The provisions in Federal and state child labor laws and regulations apply to youths under age 18 in most cases.
Child Labor Laws
Child labor law at the Federal level falls under the Fair Labor Standards Act (FLSA), which also regulates overtime pay and the minimum wage for all eligible workers. (Click the latter link for the FLSA minimum-wage provisions for youths under age 20.)
In a nutshell, the FLSA child labor law provisions:
- Set the minimum "legal" work age at 14 for most types of employment
- Prohibit employing youths under 18 in dangerous jobs
- Limit the daily and weekly work hours that employers may schedule for employees under the age of 16
For more information about child labor work hour restrictions under the FLSA, see Work Hours for Minors - Child Labor.
Although relatively strict for the sake of children, the FLSA does allow child labor age exceptions for certain types of work.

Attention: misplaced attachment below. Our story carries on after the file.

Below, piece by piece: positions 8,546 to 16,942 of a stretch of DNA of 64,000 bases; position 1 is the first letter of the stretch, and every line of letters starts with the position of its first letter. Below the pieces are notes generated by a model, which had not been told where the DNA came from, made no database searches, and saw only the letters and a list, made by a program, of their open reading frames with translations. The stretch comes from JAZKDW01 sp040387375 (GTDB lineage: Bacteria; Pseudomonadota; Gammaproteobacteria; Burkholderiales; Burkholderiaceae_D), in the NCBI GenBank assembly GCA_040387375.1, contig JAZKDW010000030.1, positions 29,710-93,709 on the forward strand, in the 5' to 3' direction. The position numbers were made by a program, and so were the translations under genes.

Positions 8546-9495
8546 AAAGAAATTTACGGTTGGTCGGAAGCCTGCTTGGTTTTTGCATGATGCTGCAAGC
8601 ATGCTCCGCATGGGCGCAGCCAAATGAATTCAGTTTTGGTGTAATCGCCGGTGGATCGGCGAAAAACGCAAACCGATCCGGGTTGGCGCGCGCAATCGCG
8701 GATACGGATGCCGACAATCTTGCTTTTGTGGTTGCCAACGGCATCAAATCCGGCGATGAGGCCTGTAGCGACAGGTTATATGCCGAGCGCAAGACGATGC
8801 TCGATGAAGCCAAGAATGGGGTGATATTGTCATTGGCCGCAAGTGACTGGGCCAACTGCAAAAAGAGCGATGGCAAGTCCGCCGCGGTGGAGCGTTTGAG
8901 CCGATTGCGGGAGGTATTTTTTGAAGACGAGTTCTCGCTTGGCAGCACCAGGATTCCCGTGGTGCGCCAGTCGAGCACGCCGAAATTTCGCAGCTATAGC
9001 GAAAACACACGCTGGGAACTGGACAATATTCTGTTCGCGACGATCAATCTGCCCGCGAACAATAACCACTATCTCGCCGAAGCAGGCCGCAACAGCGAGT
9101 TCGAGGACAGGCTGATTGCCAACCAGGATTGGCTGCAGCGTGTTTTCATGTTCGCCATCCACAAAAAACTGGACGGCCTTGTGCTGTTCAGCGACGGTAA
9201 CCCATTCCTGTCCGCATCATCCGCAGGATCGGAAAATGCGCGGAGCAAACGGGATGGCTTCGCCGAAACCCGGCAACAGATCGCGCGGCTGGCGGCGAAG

For example, children of any age may baby-sit, deliver newspapers, perform as actors, work in their parents' businesses (except mining, manufacturing or hazardous jobs), and perform minor chores around private homes; children younger than age 14 may work in agriculture, but only under certain conditions.
The FLSA sets the minimum standards in all states. According to the U.S. Department of Labor (DOL), all states have enacted child labor laws that include or expand the minimum provisions in the FLSA. Legally, state child labor laws may be more restrictive than the FLSA child labor law, but not less.
Consequently, child labor law provisions vary from state to state. Youths in each state are protected by whichever law at the Federal or state level affords them the most protection.
More about Child Labor Laws
The DOL enforces Federal child labor law and related rules under the FLSA. For more information about restrictions and exceptions, see the Child Labor Rules Advisor at the DOL Web site.
For summaries of selected types of state child labor laws, see Fair Labor Standards by the DOL. For more detailed information about a particular state's child labor law, the Web site of the relevant state labor department is likely a good place to start. See also State Labor Laws.